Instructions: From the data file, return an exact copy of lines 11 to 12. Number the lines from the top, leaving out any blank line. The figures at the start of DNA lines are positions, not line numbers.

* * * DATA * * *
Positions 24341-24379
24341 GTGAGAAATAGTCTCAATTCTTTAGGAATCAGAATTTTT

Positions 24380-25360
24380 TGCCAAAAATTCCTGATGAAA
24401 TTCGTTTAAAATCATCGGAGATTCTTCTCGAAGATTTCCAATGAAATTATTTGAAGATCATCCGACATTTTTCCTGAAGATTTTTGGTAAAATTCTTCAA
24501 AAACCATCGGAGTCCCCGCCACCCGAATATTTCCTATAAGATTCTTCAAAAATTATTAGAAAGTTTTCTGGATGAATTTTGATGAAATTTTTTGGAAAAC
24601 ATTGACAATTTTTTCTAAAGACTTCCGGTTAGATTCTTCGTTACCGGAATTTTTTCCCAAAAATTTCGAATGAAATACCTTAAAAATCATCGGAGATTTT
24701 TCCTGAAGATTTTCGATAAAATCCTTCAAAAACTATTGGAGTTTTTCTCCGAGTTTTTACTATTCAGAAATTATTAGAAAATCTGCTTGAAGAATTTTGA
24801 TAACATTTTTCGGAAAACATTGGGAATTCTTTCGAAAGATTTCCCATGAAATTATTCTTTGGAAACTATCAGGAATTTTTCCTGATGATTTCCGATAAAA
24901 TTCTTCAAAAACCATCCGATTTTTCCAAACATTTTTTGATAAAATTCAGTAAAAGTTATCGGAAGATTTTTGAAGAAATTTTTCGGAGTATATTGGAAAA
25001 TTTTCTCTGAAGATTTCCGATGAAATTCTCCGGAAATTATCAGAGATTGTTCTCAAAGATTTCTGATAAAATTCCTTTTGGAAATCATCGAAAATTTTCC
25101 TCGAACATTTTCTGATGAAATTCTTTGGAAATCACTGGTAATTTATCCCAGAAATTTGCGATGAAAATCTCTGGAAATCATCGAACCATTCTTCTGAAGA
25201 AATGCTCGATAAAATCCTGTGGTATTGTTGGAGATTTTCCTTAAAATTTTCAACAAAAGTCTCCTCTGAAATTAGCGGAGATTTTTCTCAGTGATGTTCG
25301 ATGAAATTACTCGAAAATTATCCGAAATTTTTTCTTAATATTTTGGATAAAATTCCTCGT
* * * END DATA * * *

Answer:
25001 TTTTCTCTGAAGATTTCCGATGAAATTCTCCGGAAATTATCAGAGATTGTTCTCAAAGATTTCTGATAAAATTCCTTTTGGAAATCATCGAAAATTTTCC
25101 TCGAACATTTTCTGATGAAATTCTTTGGAAATCACTGGTAATTTATCCCAGAAATTTGCGATGAAAATCTCTGGAAATCATCGAACCATTCTTCTGAAGA